Friday, November 16, 2012

Plagiarism as cross-contamination

You often hear people say, "It's not deliberate plagiarism, just carelessness." Actually, however, cross-contamination is a better metaphor for most cases of plagiarism than theft. The idea that plagiarism is stealing ideas or words is confusing for a lot of people, because theft is usually a deliberate act. "I didn't mean to do it" is not a legitimate excuse, and non-intentional plagiarism is still plagiarism. Imagine I got on a bike, thinking it was mine, and got home with it. Later I realize it is not mine. I didn't mean to steal the bike, but I still did something wrong.

[Of course, wholesale appropriation of others' ideas is theft, and is plagiarism.]

So the secret to avoiding plagiarism is not to be careless. It is a matter of higiene: keeping your words separate from those of others, meticulously keeping track of who said what / when / how.

I'm assuming most food poisoning occurs not because someone is trying to poison the food, but because of a lack of hygiene. You can have separate notebooks for quotes from other people and your own ideas, just like you might have separate chopping boards for vegetables and meat. You should never transcribe a quote into your document without quotation marks or indentations. Don't go back and format later, because you might not remember. You should have a protocol in place to protect your scholarly integrity.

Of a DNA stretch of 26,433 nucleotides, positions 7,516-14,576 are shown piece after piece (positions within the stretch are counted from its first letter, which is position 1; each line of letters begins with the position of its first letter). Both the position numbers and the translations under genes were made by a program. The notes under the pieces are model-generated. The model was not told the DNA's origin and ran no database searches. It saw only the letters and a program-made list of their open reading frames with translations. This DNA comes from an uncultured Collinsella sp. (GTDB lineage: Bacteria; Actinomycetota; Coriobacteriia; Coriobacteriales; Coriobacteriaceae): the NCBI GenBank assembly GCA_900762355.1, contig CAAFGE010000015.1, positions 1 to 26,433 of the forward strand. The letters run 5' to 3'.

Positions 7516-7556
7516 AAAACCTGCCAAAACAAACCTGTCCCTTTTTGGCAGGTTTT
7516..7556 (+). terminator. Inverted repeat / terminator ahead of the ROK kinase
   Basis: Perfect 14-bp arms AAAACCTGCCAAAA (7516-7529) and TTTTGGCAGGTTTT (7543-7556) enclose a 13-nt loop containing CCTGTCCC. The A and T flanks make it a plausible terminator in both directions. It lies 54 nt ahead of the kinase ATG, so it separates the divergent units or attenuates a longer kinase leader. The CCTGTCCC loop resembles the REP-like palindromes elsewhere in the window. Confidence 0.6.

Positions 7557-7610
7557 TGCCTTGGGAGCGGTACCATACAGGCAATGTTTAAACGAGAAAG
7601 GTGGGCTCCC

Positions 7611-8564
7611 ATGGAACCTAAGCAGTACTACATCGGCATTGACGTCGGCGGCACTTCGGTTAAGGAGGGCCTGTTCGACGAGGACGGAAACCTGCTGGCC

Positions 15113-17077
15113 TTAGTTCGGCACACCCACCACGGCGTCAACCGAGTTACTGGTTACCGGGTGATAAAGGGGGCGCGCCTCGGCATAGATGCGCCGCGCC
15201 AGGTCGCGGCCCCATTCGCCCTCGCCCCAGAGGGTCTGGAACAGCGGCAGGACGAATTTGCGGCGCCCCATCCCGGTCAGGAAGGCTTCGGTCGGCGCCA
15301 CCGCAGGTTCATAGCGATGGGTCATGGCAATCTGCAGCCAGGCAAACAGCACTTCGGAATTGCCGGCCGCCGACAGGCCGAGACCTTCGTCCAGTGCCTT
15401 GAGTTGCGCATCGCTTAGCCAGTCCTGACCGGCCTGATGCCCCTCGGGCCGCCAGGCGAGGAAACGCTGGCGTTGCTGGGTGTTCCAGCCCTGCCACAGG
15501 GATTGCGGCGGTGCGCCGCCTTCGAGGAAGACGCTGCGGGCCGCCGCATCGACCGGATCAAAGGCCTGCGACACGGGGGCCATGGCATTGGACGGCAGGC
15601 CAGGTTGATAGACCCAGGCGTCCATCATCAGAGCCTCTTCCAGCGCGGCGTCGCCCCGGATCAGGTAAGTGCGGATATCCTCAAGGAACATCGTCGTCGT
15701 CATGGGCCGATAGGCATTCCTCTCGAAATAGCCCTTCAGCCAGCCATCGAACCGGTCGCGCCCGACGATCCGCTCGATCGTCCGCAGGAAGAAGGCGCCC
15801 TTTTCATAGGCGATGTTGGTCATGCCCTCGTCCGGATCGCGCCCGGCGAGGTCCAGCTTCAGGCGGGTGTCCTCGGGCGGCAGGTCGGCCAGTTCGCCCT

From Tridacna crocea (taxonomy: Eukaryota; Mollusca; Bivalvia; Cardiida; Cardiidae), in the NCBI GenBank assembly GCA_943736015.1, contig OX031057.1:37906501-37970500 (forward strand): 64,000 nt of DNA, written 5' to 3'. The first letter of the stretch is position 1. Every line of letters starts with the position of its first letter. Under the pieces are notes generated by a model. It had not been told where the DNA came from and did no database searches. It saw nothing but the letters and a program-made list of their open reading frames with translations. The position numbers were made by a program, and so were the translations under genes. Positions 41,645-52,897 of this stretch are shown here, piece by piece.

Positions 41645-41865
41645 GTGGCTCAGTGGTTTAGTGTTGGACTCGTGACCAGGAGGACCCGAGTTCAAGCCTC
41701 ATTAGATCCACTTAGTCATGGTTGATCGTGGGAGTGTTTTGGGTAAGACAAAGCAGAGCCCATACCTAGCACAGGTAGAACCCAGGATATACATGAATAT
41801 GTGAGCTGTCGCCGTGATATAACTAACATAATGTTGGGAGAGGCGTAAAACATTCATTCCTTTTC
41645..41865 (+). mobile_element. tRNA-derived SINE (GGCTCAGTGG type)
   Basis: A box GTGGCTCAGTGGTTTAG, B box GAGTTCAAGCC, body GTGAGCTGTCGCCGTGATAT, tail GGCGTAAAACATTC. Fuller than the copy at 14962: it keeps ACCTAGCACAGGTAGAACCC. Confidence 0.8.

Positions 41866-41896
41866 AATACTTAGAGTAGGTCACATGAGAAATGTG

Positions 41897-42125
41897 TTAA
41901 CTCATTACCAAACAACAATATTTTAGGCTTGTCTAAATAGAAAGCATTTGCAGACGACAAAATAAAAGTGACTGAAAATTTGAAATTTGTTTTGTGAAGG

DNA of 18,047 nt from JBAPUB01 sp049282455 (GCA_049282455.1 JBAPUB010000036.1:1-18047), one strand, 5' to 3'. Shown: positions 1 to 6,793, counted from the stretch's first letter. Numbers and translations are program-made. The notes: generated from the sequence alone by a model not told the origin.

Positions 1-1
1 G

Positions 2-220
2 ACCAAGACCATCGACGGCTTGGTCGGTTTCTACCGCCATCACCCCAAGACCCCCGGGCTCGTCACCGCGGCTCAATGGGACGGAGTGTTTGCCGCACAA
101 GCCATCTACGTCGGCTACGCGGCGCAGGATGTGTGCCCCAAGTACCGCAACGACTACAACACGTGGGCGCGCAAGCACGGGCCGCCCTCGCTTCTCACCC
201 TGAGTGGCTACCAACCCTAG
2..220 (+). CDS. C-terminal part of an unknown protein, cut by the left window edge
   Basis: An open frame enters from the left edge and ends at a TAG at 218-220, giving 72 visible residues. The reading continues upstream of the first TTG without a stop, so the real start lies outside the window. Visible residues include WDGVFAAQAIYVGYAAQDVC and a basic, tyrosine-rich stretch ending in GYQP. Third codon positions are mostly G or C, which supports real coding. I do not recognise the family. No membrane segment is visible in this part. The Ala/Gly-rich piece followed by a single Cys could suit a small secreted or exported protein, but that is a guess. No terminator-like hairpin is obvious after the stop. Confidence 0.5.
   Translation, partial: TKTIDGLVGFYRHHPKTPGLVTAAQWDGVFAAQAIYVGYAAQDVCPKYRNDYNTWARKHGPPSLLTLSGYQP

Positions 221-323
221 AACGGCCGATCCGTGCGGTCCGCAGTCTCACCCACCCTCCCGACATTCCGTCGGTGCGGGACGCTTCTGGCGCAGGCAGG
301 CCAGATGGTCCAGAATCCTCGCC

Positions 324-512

5 comments:

Andrew Shields said...

How timely. I've got students blatantly plagiarizing in an essay-writing class. How utterly stupid: first of all, I can Google suspicious phrases and bust them. Secondly, if the point of the class is not how brilliant your interpretations are but how well-structured your essays are, then plagiarizing is not only lazy but also completely undermines the point of the class!

Thomas said...

Good example of this over at Andrew Gelman's blog. Including the "carelessness defense" in the comments.

Jonathan said...

I was reading a post from a few years back on SMT the other day. I had a really strong feeling about it, that I had not written it, somehow, that it wasn't mine.

Sure enough, it was a guest post written by you.

I could imagine writing something and then forgetting it, but I think that there are intuitions that have to be listened to. My intuition is that verbatim copying is plagiarism whether it is deliberate or accidental. We can also be held culpable for negligence that isn't the product of a deliberate act of will.

Judy said...

Last night I was watching my 8 year old granddaughter happily creating a Power Point on red pandas, wanting to cut and paste from Wikipedia but I wouldn't let her. But to her what is the difference between cutting and pasting words and the cutting and pasting she did of pictures discovered online? I think that her generation and others after will think of what we call plagiarism as collage.

profacero said...

Cutting and pasting of pictures discovered online is probably violation of copyright and your granddaughter should cut it out.